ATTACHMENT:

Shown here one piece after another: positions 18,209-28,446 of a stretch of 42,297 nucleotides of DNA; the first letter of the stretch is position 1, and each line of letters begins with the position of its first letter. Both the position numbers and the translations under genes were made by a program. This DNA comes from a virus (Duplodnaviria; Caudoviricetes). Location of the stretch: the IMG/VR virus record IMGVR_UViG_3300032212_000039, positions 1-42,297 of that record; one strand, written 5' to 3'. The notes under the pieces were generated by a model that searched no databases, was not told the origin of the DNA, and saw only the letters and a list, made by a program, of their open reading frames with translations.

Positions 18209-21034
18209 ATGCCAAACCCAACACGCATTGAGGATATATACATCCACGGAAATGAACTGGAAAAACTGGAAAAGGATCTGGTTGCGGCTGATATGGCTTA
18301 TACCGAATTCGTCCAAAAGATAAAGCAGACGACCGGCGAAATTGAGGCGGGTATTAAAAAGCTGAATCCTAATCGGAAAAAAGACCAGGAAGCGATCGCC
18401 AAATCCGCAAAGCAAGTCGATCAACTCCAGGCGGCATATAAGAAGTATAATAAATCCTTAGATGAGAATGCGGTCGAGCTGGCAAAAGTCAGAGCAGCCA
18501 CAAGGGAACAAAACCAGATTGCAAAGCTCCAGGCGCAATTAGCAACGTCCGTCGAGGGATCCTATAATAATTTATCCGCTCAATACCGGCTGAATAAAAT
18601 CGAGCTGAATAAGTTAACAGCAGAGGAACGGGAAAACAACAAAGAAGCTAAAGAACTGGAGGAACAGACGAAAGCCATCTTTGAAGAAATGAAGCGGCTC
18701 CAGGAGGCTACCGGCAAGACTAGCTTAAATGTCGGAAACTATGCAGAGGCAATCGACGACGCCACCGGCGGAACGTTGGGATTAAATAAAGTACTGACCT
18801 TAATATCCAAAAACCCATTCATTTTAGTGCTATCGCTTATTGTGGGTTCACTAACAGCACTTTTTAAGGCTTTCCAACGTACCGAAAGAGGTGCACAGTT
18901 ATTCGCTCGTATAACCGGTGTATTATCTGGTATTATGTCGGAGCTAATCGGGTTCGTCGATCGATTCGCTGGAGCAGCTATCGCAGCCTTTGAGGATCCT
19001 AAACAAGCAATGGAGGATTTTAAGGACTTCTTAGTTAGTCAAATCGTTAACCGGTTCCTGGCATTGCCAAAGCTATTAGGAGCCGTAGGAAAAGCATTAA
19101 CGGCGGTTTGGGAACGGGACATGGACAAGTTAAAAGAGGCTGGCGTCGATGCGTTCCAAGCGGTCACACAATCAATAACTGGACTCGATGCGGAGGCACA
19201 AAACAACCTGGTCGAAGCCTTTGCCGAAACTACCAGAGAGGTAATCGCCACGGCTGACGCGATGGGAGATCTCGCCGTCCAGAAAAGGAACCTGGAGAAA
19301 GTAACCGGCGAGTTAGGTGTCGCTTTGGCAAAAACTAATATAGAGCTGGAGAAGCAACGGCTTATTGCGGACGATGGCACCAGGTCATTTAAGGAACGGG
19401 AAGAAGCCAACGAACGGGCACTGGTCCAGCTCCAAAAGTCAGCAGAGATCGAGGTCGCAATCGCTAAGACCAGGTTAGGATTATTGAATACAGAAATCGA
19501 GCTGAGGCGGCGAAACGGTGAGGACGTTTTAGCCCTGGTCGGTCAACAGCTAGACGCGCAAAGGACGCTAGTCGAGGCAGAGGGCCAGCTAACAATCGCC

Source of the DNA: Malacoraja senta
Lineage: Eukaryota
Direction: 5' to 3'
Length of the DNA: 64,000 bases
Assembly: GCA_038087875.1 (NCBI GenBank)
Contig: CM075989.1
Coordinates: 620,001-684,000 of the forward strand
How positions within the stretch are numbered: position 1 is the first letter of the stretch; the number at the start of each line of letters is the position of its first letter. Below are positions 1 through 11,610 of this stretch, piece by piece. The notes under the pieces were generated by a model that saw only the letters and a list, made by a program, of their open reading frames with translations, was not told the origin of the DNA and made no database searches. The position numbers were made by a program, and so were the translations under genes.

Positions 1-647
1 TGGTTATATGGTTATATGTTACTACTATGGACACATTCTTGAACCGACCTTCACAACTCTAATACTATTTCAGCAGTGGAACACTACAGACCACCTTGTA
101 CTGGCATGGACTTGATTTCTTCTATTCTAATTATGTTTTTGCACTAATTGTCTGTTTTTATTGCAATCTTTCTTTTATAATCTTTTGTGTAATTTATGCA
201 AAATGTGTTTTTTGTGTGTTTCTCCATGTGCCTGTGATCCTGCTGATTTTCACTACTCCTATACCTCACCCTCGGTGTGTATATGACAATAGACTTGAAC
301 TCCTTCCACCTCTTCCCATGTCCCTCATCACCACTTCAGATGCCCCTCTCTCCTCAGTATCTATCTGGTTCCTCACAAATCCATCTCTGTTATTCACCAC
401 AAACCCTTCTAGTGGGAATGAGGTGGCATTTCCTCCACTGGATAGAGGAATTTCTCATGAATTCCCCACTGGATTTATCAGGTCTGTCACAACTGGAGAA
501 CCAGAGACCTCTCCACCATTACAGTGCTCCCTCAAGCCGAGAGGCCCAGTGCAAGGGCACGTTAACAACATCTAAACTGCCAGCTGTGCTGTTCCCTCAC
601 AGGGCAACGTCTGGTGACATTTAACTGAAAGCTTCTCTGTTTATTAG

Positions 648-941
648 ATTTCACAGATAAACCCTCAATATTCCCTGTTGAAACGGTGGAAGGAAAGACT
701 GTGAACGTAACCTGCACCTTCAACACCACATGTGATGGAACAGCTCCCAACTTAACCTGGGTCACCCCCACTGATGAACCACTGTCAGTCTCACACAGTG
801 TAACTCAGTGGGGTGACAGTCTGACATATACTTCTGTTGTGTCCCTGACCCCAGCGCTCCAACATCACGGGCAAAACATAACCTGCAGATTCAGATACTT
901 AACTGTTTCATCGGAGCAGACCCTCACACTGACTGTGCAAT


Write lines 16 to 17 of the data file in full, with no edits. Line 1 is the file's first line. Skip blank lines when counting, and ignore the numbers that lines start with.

19501 GCTGAGGCGGCGAAACGGTGAGGACGTTTTAGCCCTGGTCGGTCAACAGCTAGACGCGCAAAGGACGCTAGTCGAGGCAGAGGGCCAGCTAACAATCGCC

Source of the DNA: Malacoraja senta